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Review: relaxation better than wait-list, minimal or no treatment for depression but not as good as psychological treatments

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Do relaxation techniques have an effect on depressive symptoms and outcomes compared with other treatment approaches?


Symptoms of depression on a validated, reliable, self-rated and clinician rated depression symptoms scale (see online notes).



Systematic review with meta-analysis.

Data sources:

Cochrane Depression, Anxiety and Neurosis Group registers; search to February 2008.

Study selection and analysis:

Two reviewers independently selected and appraised randomised or quasi-randomised controlled trials (including crossover trials and cluster randomised trials). Inclusion criteria: patients of any age, primary diagnosis of depression (based on Feighner criteria, Research Diagnostic criteria, DSM-III or ICD 10 onwards, or depression symptoms), including those with depression comorbid to a secondary medical condition, studies comparing relaxation techniques (progressive muscle relaxation, relaxation imagery, autogenic training or combinations or enhancements of these) or adjunct relaxation therapies with control conditions (including wait-list, no treatment or minimal treatment, psychological treatment, lifestyle and complementary therapies or medication). Exclusion criteria: studies where the primary focus was anxiety disorder or symptoms. Two reviewers independently extracted data and reviewed study quality. Standardised mean differences in post-treatment symptom scores on both self-rated and clinician rated depression scores were used as a measure of effect size. Heterogeneity was assessed using the I2 statistic and sensitivity analyses performed where I2 was > 50%. Fixed effects meta-analyses were applied, except in cases of significant heterogeneity where a random …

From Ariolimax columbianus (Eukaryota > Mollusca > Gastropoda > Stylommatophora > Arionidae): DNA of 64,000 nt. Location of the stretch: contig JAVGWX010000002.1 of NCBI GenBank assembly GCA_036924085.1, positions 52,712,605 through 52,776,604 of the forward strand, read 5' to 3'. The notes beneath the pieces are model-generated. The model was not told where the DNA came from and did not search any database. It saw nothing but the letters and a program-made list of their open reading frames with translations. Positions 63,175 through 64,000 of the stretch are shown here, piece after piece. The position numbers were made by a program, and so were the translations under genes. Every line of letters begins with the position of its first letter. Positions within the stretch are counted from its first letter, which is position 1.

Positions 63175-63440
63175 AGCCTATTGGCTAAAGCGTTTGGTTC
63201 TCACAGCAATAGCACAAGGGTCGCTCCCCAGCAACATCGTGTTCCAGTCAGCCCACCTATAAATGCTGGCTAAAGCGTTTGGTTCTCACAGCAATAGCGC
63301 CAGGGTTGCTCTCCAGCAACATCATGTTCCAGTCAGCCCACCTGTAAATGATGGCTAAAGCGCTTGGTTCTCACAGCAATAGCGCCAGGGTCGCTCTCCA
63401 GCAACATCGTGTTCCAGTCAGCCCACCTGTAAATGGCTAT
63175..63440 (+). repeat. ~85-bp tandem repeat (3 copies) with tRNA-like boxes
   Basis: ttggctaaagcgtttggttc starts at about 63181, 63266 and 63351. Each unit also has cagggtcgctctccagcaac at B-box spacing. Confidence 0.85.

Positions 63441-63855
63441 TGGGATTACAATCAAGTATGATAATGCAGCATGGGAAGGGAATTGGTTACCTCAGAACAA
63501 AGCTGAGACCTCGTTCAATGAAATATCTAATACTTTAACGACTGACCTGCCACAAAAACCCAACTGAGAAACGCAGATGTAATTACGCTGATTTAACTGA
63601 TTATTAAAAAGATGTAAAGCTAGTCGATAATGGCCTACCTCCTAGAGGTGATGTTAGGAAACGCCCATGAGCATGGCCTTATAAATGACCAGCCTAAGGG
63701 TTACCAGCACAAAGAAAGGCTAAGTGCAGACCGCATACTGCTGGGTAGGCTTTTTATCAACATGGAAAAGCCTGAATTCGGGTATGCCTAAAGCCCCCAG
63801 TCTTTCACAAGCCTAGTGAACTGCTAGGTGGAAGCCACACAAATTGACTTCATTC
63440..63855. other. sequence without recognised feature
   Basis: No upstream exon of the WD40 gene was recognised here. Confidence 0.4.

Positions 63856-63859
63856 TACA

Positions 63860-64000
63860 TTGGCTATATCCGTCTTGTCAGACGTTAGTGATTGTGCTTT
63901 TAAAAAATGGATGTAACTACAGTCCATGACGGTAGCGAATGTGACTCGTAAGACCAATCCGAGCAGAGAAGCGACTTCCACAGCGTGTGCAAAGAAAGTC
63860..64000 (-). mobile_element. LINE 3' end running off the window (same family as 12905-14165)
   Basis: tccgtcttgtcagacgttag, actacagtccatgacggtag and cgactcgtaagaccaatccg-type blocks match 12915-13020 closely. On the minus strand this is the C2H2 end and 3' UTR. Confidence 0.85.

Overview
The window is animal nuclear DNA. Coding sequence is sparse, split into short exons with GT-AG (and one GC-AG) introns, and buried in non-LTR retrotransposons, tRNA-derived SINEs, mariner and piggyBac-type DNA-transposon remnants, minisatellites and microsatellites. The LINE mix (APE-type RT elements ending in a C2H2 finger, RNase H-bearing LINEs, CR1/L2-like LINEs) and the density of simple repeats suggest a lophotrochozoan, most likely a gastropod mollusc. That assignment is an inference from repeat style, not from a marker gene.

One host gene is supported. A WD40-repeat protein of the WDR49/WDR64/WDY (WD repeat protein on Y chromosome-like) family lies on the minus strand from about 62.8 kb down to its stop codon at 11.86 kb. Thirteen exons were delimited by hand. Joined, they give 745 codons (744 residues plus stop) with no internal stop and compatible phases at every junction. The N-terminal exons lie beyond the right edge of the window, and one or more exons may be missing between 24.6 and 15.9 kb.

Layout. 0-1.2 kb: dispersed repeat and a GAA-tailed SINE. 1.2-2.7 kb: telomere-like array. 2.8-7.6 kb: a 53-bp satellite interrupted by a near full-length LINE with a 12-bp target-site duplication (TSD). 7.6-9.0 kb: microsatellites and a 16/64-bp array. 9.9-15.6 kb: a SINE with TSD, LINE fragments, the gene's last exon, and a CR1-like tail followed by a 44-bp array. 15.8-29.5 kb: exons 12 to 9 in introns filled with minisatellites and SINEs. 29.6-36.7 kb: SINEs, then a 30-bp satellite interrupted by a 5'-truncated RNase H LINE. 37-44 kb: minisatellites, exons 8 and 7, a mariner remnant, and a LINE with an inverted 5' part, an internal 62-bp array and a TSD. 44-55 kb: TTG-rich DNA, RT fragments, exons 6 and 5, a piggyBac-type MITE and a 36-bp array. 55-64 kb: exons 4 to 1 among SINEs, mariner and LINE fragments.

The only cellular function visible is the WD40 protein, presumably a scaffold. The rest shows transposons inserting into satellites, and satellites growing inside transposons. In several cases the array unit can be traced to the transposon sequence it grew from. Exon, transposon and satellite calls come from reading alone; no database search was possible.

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  • Source of funding: Orygen Youth Health Research Centre, University of Melbourne, Australia.


  • Competing interests: None.